Churchill soon had to defend his decision. Indeed, he fell out with his friend, Lord Beaverbrook, over it. In the Commons he imagined Beaverbrook’s newspaper, the Daily Express, pointing out ‘What did we tell you would follow the gold standard?’ [ 16 ] The occasion was the wage reductions posted by mine owners hit by falling exports and prices, and the government’s resulting decision to give a £10 million subsidy for the coal industry for nine months. In contemporary, apparently unused, speech notes Churchill acknowledged that the Gold Standard ‘forms [a] very convenient explanation [for] most sufferings [of] humanity’. The government, however, was unrepentant, whilst Keynes’ managed currency alternative was lambasted as likely to prove inflationary and, by encouraging easy credit, lead to unsustainable expansion. Privately Churchill was not so sanguine, writing to Niemeyer a few days earlier that coal exports were higher in 1923 than 1913 because the exchange rate was then $4.65, not $4.86.

The situation could be eased, as a lengthy paper of indeterminate authorship hopefully concluded in December 1925, if the US wrote down international debts. Meanwhile, it was exacerbated by the 1921 Washington naval treaty, [ 17 ] and resulting Admiralty anxiety to rearm against the consequent Japanese naval preponderance in the Pacific. A year earlier Churchill complained, ‘To accept these armament increases is to sterilize and paralyse the whole policy of the Government ... We shall be a Naval Parliament busily preparing our Navy for some great imminent shock.’ Dismissing ‘the slightest chance’ of war with Japan ‘in our lifetime’, he suggested Admiralty planning should be ‘on the basis that no naval war against a first class Navy is likely to take place in the next twenty years’. [ 18 ]

Budgetary savings, in which naval expenditure perennially loomed large, were not only required for a successful return to the Gold Standard, but also to allow other measures promoting economic recovery. One possible solution was imperial development: an enthusiasm of the Colonial Secretary, Leo Amery, [ 19 ] and a theme of the 1926 Imperial Conference. [ 20 ] Churchill instead growled, apparently to the Treasury’s permanent secretary, Sir Warren Fisher, about the fallacy ‘that a great loan for colonial development would be a permanent remedy for unemployment’. [ 21 ] He was no more enthusiastic about encouraging the unemployed to settle in the Empire or on Forestry Commission land. Amery, however, urged the cabinet that colonial development could be ‘An Employment Policy for the Election’, [ 22 ] though it fell to the succeeding Labour government to pass his Bill.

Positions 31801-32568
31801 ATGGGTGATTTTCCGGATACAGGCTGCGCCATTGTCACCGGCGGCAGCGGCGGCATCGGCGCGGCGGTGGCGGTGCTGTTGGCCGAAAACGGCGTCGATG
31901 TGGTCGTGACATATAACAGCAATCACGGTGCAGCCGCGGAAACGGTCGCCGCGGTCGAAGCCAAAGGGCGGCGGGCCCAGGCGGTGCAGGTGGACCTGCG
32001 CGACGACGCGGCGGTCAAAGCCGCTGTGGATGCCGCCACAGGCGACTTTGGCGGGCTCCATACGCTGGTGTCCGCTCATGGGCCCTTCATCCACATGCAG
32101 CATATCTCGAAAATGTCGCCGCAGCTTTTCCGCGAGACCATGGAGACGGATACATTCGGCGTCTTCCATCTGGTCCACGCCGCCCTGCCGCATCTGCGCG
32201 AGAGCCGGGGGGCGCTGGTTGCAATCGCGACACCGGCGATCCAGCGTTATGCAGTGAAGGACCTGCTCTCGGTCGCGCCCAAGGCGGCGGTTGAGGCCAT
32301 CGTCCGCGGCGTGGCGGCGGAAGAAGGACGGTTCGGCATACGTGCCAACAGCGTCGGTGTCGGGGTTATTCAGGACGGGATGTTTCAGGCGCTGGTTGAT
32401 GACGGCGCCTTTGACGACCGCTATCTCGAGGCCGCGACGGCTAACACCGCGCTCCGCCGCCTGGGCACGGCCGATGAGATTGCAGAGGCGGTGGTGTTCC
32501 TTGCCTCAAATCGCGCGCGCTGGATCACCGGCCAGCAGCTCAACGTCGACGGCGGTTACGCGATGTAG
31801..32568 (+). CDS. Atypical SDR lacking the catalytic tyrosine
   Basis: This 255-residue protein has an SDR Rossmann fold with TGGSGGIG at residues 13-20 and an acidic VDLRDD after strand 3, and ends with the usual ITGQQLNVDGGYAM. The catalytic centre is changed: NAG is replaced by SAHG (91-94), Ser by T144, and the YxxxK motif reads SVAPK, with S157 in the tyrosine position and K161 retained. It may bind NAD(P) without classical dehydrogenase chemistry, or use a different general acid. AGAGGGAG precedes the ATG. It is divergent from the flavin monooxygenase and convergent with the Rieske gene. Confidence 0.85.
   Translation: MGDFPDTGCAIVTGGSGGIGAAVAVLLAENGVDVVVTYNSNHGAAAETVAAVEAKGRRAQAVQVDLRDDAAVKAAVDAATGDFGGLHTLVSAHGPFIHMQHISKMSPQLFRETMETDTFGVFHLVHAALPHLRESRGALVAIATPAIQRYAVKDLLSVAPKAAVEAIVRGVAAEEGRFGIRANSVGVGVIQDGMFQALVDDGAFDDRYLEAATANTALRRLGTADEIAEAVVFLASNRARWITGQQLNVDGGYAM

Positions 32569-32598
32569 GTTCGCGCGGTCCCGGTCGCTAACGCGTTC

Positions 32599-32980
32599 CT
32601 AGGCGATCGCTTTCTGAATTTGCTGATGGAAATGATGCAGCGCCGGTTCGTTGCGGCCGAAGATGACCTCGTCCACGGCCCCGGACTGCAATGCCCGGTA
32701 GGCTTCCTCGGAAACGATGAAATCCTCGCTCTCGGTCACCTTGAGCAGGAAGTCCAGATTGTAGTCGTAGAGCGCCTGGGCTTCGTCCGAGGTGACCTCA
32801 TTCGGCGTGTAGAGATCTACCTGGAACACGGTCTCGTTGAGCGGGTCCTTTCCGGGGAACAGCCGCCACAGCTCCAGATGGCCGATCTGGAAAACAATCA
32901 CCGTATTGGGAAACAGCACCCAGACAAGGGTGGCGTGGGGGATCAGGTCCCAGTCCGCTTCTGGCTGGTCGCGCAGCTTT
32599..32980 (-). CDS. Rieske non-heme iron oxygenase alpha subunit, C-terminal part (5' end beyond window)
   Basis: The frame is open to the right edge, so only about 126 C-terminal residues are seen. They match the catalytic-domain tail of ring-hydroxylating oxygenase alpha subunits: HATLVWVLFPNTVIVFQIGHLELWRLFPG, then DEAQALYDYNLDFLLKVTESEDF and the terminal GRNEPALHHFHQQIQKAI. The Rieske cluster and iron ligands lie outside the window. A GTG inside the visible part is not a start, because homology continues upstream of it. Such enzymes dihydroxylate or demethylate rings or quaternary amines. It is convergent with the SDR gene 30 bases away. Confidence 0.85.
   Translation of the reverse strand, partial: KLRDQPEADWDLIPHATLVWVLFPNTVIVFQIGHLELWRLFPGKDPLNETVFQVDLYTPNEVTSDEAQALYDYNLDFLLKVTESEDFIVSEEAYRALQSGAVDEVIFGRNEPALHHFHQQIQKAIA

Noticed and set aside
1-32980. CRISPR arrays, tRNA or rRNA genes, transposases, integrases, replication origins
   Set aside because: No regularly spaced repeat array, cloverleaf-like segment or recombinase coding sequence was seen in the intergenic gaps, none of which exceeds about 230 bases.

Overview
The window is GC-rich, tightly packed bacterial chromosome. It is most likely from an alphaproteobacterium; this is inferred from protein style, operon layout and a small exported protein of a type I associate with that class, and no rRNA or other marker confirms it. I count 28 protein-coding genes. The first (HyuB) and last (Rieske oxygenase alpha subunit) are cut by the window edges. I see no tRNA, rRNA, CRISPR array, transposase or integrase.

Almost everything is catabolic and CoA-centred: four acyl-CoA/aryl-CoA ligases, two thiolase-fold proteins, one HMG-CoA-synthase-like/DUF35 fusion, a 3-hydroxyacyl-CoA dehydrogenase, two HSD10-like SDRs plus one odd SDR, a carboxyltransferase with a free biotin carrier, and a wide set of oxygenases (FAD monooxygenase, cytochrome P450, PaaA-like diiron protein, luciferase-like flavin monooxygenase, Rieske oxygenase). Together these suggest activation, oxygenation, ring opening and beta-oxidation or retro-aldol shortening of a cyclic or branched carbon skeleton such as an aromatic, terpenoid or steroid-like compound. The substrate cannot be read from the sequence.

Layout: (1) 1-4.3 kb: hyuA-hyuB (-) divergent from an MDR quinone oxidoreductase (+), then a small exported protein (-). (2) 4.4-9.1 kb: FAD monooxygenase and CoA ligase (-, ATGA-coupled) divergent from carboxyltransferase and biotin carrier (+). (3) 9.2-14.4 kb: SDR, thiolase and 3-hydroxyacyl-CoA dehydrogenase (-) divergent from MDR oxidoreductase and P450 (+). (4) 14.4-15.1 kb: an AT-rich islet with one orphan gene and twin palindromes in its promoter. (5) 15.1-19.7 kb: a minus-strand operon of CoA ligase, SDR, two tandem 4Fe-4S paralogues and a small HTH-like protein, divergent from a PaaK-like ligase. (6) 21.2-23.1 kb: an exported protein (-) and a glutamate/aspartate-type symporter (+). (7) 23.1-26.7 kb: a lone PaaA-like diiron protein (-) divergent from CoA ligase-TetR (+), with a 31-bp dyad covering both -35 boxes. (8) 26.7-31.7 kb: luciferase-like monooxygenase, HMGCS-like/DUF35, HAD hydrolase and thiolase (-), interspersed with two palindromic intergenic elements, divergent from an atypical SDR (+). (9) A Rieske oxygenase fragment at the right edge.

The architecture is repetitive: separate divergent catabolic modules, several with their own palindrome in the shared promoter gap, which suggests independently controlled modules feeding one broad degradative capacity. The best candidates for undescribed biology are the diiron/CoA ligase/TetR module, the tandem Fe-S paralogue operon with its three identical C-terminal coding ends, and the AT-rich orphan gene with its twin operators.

Churchill had been no more enthusiastic about domestic infrastructure investment at the time of the 1921 Trade Facilities Act (TFA). The credits provided under this legislation conflicted with his desire to reduce debt, hence his 1926 Budget announcement ending this scheme in 1927. In this he was at one with Treasury officials who noted that, if ‘the State steps in with a promise of assistance ... efforts of self-help will be retarded and the ultimate reorganisation of industry postponed’. [ 23 ] Similarly, Churchill was concerned at possible misuse of the 1925–6 coal subsidy merely to rebuild profits. Even the £40–50 million spent on electricity reorganisation [ 24 ] he condemned in March 1929 as monies ‘brutally withdrawn from industry and enterprise’. [ 25 ]

He preferred to use tax relief rather than direct subsidies, for instance, to encourage consolidation in the steel industry or the 1928 Vickers and Armstrong merger. His boldest tax relief scheme, in the 1928 Budget, however was the £30 million reduction in the burden of local rates on industry and agriculture. Churchill’s aim was to staunch the decline of staple industries and their flight to greenfield sites, thus helping investment and tackling stubbornly high rates of unemployment. [ 26 ]

Churchill preferred to help the railways and persuaded the cabinet to include them in the derating proposals. He followed this in his 1929 Budget by responding to calls in the Daily Express for rail reorganisation by abolishing the Passenger Duty in return for promises of capital investments of the £6.5 million proceeds. [ 27 ]

Tax relief for individuals rather than businesses was the centrepiece of Churchill’s first Budget in 1925. Taking the view that ‘the rich, whether idle or not, are already taxed in this country to the very highest point compatible with the accumulation of capital for future production’, [ 28 ] he reduced income tax – then only paid by a minority, often on dividends – from 22.5 to 20 per cent. Churchill also provided relief for less wealthy payers of supertax, taking the view that it ‘hampers initiative and enterprise’. [ 29 ] These measures were balanced politically by developing the social insurance he and Lloyd George had promoted in his pre- war Liberal guise, with enhanced benefits helping to secure middle-class support for the more onerous inter-war tax regime. [ 30 ] However, Churchill’s entreaties to Neville Chamberlain, who as Minister of Health led on the scheme, to also employ Liberals on its development fell on deaf ears.

The idea originated with a party inquiry set up by Baldwin in 1922. The resulting scheme for old age pensioners, widows and orphans needed to be contributory, Churchill stated, both to build personal responsibility and to ensure affordability. [ 31 ] It was affordable as the cost of war pensions was gradually declining, and socially desirable because ‘it will anchor the mass of the nation to an ordered system of society and to continuity in national life’. [ 32 ]